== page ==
The most important thing is sitting up. Commit to waking. Don’t stay lying down, or under warm covers – you’ll just fall asleep again! Sit up and stretch, or better yet, get up and out of bed soon after waking. Stretch your body slowly at first. Wake up each of your muscles gently.
Getting into a morning routine of yoga or some other exercise (jogging, star jumps, whatever) can be really helpful to wake you up first thing and get your day started.
Your bed (and bedroom) is for sleeping
Don’t study on your bed. Don’t lay on your bed to do anything else. If you can help it, don’t use your bedroom for anything except sleeping (or… ahem… bedroom activities). This is mental association. We want your brain to know that when you think of bed, it should think of sleep.
I’ve already touched on morning exercise, but your exercise routine in general is an important part of your daily rhythm. For me, a jog at night about two hours before I want to sleep is great. It’s not so late that I’m pumped and unable to wind down and sleep when I want to, and after I’ve cooled down and showered my body is happy and tired which makes it easy for me to fall asleep.
For me, I try to take my evening meal at least four hours before I normally go to bed. If I eat too late I feel bloated and heavy and have trouble getting to sleep.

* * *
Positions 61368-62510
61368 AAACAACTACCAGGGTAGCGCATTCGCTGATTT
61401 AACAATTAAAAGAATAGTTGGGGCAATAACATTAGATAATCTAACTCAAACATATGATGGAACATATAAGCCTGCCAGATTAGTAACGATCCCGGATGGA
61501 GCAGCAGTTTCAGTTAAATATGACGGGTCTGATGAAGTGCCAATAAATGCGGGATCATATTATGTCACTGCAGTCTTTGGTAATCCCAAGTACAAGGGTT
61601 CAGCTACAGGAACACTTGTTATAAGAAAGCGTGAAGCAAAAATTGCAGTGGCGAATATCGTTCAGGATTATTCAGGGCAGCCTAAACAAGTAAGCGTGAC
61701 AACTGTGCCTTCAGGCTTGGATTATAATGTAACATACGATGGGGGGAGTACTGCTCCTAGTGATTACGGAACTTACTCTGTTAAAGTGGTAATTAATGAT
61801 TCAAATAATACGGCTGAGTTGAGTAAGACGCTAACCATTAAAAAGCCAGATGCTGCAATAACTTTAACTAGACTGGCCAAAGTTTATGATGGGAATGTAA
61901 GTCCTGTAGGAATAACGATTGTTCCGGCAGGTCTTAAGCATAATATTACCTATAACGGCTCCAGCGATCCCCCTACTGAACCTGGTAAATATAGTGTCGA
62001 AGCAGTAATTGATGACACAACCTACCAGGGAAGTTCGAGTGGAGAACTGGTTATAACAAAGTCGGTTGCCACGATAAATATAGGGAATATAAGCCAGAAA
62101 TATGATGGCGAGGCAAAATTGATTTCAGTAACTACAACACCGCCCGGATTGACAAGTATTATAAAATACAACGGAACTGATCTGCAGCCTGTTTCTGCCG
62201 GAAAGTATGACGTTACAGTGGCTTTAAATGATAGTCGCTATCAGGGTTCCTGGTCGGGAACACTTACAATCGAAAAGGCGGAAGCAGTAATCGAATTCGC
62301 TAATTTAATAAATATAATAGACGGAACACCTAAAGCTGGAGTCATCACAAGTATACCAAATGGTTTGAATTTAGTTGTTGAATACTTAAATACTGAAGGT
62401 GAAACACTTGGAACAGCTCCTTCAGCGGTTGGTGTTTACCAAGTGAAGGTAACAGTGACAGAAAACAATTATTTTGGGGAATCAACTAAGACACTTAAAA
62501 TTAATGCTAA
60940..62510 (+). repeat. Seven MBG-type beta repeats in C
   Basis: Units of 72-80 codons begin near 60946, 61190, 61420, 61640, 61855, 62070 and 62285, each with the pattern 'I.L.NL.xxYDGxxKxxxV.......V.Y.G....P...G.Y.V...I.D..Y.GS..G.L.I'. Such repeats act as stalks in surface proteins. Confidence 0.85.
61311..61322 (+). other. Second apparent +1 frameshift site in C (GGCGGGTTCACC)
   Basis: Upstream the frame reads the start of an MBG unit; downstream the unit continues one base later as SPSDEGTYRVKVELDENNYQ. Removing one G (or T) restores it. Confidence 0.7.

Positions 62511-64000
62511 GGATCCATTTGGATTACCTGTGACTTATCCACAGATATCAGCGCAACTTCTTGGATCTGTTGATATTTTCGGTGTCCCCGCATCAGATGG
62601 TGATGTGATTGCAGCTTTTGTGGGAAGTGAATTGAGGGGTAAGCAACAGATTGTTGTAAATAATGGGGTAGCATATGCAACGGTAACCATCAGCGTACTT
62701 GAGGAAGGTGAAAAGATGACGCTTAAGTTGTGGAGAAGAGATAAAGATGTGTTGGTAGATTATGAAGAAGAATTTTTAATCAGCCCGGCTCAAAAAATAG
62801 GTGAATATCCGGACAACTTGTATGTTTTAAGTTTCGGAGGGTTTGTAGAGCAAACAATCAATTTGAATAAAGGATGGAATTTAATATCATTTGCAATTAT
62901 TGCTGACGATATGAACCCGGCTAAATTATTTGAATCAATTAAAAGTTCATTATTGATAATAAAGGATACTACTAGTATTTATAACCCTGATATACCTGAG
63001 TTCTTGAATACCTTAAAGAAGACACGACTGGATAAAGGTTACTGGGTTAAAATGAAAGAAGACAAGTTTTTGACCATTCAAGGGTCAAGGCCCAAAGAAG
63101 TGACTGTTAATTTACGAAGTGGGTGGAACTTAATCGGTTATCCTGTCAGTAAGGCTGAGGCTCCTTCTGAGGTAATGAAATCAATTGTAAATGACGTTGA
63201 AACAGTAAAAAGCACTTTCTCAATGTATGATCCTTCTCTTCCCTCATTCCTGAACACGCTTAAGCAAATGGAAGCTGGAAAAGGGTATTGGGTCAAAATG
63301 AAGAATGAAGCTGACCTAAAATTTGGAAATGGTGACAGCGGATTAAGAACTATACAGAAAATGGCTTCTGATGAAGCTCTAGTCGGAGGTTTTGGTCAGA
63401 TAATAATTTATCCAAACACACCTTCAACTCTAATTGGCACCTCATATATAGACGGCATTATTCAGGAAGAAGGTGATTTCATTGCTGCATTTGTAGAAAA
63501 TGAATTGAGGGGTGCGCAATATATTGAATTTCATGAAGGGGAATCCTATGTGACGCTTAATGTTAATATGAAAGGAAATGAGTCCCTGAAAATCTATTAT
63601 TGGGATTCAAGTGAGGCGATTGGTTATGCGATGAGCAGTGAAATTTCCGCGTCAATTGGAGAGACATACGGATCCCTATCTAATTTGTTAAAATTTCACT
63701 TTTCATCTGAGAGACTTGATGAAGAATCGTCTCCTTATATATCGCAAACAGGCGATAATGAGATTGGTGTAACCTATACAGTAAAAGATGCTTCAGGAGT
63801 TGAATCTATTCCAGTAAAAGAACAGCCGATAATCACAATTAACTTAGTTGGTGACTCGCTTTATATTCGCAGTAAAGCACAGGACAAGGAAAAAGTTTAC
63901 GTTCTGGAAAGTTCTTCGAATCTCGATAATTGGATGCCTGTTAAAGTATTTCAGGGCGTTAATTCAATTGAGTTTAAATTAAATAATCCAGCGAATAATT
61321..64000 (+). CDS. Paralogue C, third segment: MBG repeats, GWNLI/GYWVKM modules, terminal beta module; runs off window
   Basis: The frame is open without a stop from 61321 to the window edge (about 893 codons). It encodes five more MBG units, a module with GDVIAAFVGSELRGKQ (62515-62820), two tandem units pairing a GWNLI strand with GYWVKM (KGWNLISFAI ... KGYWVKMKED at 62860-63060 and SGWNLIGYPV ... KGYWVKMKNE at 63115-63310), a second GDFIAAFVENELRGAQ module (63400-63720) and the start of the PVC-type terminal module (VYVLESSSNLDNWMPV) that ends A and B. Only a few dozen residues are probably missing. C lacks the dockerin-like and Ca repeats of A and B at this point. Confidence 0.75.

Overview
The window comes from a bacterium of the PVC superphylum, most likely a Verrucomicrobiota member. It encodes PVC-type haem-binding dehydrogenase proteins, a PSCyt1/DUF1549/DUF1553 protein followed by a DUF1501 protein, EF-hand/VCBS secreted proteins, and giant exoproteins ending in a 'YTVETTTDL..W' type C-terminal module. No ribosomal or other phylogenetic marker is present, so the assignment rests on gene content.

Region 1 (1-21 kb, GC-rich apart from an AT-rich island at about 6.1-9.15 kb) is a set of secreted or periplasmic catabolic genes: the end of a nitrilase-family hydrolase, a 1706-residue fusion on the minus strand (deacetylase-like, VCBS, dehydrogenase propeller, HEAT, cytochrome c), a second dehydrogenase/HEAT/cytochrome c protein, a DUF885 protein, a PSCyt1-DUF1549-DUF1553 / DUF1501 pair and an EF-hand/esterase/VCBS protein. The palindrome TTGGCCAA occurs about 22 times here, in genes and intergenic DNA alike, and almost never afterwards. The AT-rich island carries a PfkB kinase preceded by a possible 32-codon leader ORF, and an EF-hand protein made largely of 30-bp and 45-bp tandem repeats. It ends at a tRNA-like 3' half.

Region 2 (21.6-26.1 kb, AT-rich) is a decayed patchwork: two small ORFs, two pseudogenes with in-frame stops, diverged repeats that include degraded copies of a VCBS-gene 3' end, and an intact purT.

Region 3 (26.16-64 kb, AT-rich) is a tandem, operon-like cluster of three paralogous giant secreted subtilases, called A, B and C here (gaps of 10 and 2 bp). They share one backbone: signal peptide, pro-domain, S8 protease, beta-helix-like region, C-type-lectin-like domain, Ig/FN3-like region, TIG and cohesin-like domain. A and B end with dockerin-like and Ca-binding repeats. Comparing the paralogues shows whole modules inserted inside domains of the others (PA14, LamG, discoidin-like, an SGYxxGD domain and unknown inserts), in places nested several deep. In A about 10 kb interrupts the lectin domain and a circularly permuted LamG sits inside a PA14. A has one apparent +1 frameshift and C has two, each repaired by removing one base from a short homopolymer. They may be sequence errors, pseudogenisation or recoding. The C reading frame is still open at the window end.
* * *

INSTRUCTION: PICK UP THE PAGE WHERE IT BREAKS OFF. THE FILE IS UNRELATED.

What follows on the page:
There is a lot of info out there, just Google it. To draw your attention to one particularly useful article though, check out this one from Lifehacker: How to reboot your sleep cycle and get the rest you deserve.
Above all, be gentle with yourself. If you start adjusting this stuff do it slowly. Try one thing, give it time, and if it doesn’t work then abandon it and try something else. Don’t try to force your body into something that it can’t do. Listen to your body, and of course talk to your doctor if you have serious sleeping problems – there are a bunch of medical reasons for poor sleep, none of which will be helped by any of the above!
Well I think that’s it. I hope you found it useful. If you have any other tips or tricks with sleep, let me know